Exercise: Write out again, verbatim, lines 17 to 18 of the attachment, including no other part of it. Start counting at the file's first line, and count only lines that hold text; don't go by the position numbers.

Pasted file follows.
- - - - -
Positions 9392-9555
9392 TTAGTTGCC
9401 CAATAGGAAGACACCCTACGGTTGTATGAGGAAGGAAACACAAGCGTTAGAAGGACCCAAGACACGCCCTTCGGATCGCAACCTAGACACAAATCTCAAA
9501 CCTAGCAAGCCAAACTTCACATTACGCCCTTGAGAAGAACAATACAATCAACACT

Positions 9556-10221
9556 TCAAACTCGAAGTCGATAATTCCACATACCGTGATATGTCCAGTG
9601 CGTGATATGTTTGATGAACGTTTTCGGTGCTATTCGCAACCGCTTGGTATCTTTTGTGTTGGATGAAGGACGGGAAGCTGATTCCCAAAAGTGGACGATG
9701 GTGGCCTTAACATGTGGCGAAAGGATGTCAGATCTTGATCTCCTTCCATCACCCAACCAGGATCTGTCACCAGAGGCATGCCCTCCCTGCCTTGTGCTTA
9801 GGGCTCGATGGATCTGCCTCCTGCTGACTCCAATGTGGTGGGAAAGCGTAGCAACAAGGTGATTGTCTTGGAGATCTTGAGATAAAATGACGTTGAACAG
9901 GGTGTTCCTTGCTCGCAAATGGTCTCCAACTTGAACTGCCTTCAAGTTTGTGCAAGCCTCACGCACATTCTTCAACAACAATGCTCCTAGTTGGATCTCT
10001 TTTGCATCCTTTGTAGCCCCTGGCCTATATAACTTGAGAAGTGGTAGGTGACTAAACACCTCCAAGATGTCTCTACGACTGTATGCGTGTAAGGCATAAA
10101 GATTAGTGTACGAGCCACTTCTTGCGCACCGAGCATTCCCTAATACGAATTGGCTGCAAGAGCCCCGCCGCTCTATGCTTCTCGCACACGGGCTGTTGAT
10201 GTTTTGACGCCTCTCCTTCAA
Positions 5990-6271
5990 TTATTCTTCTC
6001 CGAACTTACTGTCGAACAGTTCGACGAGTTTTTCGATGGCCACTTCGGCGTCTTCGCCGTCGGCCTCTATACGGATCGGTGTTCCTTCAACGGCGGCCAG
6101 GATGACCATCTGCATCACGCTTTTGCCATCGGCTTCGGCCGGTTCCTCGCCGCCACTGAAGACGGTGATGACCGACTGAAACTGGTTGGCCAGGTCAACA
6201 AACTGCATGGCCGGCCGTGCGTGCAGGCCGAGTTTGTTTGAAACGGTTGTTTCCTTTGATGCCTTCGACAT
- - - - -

6101 GATGACCATCTGCATCACGCTTTTGCCATCGGCTTCGGCCGGTTCCTCGCCGCCACTGAAGACGGTGATGACCGACTGAAACTGGTTGGCCAGGTCAACA
6201 AACTGCATGGCCGGCCGTGCGTGCAGGCCGAGTTTGTTTGAAACGGTTGTTTCCTTTGATGCCTTCGACAT